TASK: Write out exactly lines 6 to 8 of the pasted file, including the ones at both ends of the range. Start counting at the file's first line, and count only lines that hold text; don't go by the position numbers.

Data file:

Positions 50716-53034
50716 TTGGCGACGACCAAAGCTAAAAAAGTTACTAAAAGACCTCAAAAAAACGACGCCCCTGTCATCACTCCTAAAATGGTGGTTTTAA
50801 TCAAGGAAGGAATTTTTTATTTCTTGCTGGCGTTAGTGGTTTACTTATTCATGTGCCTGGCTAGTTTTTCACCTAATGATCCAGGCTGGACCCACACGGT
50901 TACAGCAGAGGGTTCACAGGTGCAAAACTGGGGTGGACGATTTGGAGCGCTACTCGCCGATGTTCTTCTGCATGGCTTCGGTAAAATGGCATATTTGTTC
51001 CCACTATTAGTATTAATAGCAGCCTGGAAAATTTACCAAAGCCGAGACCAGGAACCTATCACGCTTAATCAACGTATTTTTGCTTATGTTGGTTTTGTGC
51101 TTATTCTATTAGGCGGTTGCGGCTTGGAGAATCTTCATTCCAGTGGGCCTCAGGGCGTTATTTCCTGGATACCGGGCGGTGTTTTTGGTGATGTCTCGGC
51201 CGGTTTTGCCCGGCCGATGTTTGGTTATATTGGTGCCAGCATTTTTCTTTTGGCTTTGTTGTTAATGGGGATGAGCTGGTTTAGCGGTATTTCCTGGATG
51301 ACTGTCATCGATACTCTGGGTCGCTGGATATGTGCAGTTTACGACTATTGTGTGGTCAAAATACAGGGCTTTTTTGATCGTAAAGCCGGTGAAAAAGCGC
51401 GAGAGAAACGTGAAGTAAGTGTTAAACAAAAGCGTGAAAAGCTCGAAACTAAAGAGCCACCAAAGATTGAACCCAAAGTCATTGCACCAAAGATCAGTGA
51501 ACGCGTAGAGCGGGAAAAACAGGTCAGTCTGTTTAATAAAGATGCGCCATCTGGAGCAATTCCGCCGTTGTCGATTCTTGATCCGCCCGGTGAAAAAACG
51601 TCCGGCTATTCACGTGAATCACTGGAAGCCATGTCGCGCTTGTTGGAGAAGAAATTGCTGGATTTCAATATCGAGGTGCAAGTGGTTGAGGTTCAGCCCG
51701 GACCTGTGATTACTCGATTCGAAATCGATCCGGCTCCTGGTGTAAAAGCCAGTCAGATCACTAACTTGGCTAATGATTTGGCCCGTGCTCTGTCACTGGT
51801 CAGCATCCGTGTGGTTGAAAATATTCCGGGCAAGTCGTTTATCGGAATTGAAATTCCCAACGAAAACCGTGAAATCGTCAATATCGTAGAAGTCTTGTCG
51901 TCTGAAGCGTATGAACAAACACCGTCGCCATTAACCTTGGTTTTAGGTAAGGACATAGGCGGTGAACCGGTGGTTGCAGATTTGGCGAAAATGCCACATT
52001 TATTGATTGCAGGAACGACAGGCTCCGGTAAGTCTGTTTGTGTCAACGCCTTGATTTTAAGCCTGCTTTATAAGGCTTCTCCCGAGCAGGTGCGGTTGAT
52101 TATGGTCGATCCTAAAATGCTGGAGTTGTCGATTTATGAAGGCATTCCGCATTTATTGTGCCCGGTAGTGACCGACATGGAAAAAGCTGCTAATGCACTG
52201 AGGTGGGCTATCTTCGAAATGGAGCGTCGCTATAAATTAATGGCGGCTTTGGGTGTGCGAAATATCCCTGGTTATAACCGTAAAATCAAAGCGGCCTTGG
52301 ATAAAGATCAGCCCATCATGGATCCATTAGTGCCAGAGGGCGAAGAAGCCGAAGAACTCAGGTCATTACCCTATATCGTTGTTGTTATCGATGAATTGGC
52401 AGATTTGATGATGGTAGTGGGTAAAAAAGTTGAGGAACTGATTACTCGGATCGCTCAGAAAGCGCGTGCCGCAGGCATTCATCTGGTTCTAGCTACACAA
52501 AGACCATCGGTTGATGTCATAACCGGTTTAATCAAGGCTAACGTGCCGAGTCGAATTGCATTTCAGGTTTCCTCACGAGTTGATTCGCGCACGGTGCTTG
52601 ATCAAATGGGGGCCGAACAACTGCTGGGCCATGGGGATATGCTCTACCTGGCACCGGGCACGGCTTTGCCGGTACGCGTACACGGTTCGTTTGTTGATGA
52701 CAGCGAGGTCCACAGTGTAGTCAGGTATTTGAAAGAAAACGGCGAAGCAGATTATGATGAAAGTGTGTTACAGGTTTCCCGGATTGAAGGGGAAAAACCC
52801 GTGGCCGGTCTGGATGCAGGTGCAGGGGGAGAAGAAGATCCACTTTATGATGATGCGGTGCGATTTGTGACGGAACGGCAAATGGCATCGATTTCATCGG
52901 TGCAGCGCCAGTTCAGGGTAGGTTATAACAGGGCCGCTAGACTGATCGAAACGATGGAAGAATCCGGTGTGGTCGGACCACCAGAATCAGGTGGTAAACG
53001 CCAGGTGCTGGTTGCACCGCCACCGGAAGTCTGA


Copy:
51101 TTATTCTATTAGGCGGTTGCGGCTTGGAGAATCTTCATTCCAGTGGGCCTCAGGGCGTTATTTCCTGGATACCGGGCGGTGTTTTTGGTGATGTCTCGGC
51201 CGGTTTTGCCCGGCCGATGTTTGGTTATATTGGTGCCAGCATTTTTCTTTTGGCTTTGTTGTTAATGGGGATGAGCTGGTTTAGCGGTATTTCCTGGATG
51301 ACTGTCATCGATACTCTGGGTCGCTGGATATGTGCAGTTTACGACTATTGTGTGGTCAAAATACAGGGCTTTTTTGATCGTAAAGCCGGTGAAAAAGCGC